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Series: ACO Student Seminar

We present randomized algorithms for sampling the standard Gaussian distribution restricted to a convex set and for estimating the Gaussian measure of a convex set, in the general membership oracle model. The complexity of the integration algorithm is O*(n^3) while the complexity of the sampling algorithm is O*(n^3) for the first sample and O*(n^2) for every subsequent sample. These bounds improve on the corresponding state-of-the-art by a factor of n. Our improvement comes from several aspects: better isoperimetry, smoother annealing, avoiding transformation to isotropic position and the use of the ``speedy walk" in the analysis.

Series: ACO Student Seminar

Since the 50s and Nash general proof of equilibrium existence in games it
is well understood
that even simple games may have many, even uncountably infinite, equilibria
with different properties.
In such cases a natural question arises, which equilibrium is the right one?
In this work, we perform average case analysis of evolutionary dynamics in
such cases of games.
Intuitively, we assign to each equilibrium a probability mass that is
proportional to the size of its
region of attraction. We develop new techniques to compute these
likelihoods for classic games
such as the Stag Hunt game (and generalizations) as well as balls-bins
games. Our proofs combine
techniques from information theory (relative entropy), dynamical systems
(center manifold theorem),
and algorithmic game theory.
Joint work with Georgios Piliouras

Series: ACO Student Seminar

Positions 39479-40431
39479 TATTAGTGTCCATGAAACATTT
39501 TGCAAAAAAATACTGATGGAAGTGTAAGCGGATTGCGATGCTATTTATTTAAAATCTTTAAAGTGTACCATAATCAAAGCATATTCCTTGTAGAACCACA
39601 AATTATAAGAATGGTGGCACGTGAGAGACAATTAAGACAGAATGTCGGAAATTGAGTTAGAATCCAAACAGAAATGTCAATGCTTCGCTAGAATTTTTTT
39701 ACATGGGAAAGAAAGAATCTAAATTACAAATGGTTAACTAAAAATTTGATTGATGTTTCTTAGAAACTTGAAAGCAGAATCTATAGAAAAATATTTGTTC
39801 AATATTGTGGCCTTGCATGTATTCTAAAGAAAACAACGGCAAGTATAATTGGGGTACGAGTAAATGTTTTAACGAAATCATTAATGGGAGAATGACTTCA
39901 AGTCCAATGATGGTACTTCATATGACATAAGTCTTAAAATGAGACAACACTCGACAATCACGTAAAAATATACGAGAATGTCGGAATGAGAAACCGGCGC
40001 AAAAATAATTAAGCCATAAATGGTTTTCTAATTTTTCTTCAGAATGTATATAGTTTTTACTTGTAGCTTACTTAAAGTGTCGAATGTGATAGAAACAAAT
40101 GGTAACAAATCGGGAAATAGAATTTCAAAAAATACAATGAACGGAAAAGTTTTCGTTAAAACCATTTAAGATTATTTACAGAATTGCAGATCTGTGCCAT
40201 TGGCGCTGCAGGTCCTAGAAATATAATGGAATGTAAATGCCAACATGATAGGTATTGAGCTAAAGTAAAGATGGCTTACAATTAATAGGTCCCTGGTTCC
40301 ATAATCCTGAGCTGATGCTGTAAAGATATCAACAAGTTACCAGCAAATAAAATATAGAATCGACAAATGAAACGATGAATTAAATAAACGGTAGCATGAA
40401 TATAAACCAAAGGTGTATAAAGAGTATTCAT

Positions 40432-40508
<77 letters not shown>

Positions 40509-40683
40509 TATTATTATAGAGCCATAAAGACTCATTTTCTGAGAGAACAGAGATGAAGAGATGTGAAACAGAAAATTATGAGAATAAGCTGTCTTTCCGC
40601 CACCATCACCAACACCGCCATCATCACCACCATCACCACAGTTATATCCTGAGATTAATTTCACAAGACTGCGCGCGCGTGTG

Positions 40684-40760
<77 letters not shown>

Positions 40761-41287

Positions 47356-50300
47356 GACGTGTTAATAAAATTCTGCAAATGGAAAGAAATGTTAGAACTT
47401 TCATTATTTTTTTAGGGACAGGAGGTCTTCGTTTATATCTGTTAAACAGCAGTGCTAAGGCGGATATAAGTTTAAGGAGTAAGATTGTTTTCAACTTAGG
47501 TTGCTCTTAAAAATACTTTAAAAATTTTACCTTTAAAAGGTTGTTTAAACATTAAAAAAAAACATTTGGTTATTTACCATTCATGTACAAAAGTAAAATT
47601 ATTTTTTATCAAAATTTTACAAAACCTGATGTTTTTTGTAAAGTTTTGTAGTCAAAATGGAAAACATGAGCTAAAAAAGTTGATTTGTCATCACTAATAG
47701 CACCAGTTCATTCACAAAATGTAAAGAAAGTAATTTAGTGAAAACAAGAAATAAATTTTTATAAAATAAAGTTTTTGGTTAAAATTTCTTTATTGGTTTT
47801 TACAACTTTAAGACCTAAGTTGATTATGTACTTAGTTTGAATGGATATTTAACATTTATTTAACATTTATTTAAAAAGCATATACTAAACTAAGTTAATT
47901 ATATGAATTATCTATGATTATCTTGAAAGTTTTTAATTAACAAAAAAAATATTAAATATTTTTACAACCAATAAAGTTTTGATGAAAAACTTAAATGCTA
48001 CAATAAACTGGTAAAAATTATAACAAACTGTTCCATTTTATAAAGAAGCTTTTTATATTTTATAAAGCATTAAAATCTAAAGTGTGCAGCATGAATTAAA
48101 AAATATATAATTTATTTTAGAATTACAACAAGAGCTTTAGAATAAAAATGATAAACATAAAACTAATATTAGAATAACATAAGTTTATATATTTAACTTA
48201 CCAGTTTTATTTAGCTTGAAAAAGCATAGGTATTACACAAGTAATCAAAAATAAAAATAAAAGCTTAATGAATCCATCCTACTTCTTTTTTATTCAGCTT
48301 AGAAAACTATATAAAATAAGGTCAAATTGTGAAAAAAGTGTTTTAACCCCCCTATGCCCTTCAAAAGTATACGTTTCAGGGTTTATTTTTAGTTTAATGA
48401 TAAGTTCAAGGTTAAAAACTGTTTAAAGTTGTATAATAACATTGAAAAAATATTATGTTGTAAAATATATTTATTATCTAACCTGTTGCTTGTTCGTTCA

First-order (a.k.a. subgradient) methods in convex optimization are a popular choice when facing extremely large-scale problems, where medium accuracy solutions suffice. The limits of performance of first-order methods can be partially understood under the lens of black box oracle complexity. In this talk I will present some of the limitations of worst-case black box oracle complexity, and I will show two recent extensions of the theory: First, we extend the notion of oracle compexity to the distributional setting, where complexity is measured as the worst average running time of (deterministic) algorithms against a distribution of instances. In this model, the distribution of instances is part of the input to the algorithm, and thus algorithms can potentially exploit this to accelerate their running time. However, we will show that for nonsmooth convex optimization distributional lower bounds coincide to worst-case complexity up to a constant factor, and thus all notions of complexity collapse; we can further extend these lower bounds to prove high running time with high probability (this is joint work with Sebastian Pokutta and Gabor Braun). Second, we extend the worst-case lower bounds for smooth convex optimization to non-Euclidean settings. Our construction mimics the classical proof for the nonsmooth case (based on piecewise-linear functions), but with a local smoothening of the instances. We establish a general lower bound for a wide class of finite dimensional Banach spaces, and then apply the results to \ell^p spaces, for p\in[2,\infty]. A further reduction will allow us to extend the lower bounds to p\in[1,2). As consequences, we prove the near-optimality of the Frank-Wolfe algorithm for the box and the spectral norm ball; and we prove near-optimality of function classes that contain the standard convex relaxation for the sparse recovery problem (this is joint work with Arkadi Nemirovski).